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Solutions for the Housing Crisis I

What can the Brisbane experience of "dice and slide" tell us?

By Dave Riley

This is going to be a few sketchy notes on a topic that interests me: small houses. But the more I think about it, the real marker is a touch broader: small portable houses.

In Australia there are , I guess, four categories of people who live here:
  1. Those who own their own home outright
  2. Those who are or will be paying off a home mortgage under current interest rates
  3. Those who rent and do not own a home and never will
  4. The homeless.
My family and I are among the most fortunate group as an aunt died and left us her home - gratis. It was the greatest gift one human can bestow upon another . Owning your own home is the bedrock of security in this country as it is the one thing you can do to protect your life no matter what vagaries of existence may occur. That and what remains of the welfare state comprises some degree of 'safety' under capitalism.

I won't go into the whole history of the domestic bequest except that we did sell the house we received and moved residence to the another suburb. In fact we moved into my mother in law's back yard.

This in itself is instructive .

Slide and Dice

To move into the backyard we divided the block in half.

Where we live here in Brisbane this practice is very common. It's often called "slide and dice" as original wooden dwellings are moved to one side and another house parked in the vacated space. Alternatively a side perimeter easement -- a driveway -- is laid down and another house is located behind the original.

The intention of this practice has been to increase the rates paying population of the Brisbane city area . What it has also done is create a new suburban ecology.

In my suburb within a radius of 750 metres there would be another 40 housing blocks that have been created through a similar process over the past 15 years. Houses have in effect been squeezed in.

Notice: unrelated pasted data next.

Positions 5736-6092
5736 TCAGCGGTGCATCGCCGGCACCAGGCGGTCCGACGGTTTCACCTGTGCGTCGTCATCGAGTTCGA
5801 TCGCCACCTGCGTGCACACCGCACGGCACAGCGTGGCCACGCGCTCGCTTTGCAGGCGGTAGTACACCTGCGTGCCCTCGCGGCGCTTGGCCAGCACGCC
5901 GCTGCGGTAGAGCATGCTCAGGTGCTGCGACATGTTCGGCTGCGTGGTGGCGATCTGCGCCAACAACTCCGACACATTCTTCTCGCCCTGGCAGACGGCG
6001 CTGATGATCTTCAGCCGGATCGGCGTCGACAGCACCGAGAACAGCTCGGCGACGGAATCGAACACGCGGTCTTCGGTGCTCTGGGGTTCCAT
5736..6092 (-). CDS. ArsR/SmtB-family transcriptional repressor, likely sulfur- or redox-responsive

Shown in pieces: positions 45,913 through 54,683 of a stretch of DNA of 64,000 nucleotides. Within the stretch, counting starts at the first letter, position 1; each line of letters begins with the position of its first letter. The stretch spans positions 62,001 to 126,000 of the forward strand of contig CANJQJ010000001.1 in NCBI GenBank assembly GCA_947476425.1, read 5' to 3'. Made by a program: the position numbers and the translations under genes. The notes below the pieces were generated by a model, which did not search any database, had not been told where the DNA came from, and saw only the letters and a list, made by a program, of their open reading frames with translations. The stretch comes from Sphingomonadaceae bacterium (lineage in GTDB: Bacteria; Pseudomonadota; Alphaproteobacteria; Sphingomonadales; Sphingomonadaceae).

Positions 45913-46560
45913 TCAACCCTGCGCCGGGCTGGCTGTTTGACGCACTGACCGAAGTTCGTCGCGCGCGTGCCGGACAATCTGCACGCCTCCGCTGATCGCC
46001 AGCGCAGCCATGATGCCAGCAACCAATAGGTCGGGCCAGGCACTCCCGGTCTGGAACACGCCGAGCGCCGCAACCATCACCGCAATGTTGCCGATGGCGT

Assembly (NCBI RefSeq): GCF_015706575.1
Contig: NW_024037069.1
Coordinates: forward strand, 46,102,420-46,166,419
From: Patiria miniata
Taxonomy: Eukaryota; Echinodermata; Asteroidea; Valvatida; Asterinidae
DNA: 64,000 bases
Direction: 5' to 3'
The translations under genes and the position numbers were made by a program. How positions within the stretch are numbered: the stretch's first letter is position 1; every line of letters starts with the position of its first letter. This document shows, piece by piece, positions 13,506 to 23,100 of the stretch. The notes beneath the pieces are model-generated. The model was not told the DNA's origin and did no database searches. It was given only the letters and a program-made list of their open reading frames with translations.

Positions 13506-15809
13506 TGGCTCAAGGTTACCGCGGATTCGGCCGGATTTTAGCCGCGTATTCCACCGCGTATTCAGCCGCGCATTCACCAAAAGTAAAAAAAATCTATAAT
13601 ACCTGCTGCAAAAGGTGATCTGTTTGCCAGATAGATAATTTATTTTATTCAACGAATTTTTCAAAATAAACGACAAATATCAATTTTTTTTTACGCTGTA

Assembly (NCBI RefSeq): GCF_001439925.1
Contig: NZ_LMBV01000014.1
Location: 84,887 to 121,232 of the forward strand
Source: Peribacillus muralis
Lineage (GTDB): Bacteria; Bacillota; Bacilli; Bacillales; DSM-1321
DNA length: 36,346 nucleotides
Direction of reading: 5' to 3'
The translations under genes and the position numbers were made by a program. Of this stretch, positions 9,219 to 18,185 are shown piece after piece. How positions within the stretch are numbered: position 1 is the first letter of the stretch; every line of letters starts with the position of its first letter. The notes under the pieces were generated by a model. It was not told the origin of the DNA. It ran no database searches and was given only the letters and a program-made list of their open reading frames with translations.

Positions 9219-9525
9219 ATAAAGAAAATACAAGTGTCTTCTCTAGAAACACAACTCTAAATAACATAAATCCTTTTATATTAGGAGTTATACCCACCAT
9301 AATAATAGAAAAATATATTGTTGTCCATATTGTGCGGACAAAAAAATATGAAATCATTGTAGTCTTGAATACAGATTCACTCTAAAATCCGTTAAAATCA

The rider of course, is that if you are going to move houses around like pieces on chess board they have to be made of wood and most post war domiciles in Brisbane are wooden. Brick has been a phenomenon that only registered as a building material from the 1960s.

The house we live in is made of wood and fibro board (asbestos sheeting)and began life three kilometres away in 1950. In an instance of superb recycling it was moved here on the back of a truck (see example in image above) after we paid only $AUD500 for it. We changed the roof material,and added verandahs after plonking the building down on foundations that lifted the structure a metre off the ground.

So that's my experience of 'moving house'.

Today we occasionally discuss the option of dividing the house. This used to be common in Brisbane. If you had a large Queenslander style house you could divide it up into a series of flats and rent out each portion. This was a common rental practice across the city. Fire regulations have now stopped this habit so Brisbane has undergone a major shift, driven by a population explosion, to apartment style units usually of three stories, built from brick, steel and cement.

At the same time the sub divide option has enabled house builder and buyers to secure bungalow style housing among already existing suburban infrastructure.

Unaffordable housing

But the problem is that none of these initiatives have been enough to overcome the housing crisis. House and rental costs have skyrocketed as housing has been deployed as the sine qua non investment that underpins working peoples' subjective share of the investment bubble which is now collapsing around us.

New housing construction has now begun to collapse across Queensland as the 'perfect storm' of " high mortgage debt, overvalued homes and rising unemployment" kicks in. While house prices have fallen slightly and there's many enticements to buy property emanating from the federal government, the rental market cannot fill demand and rents are still rising sharply.

Foreclosures are becoming more common.

Nonetheless, financial pundits are insisting that if you can overcome your future fears in regard to your job security it is now cheaper to purchase a home rather than rent.

The story so far:

This is Part I on a series on Housing

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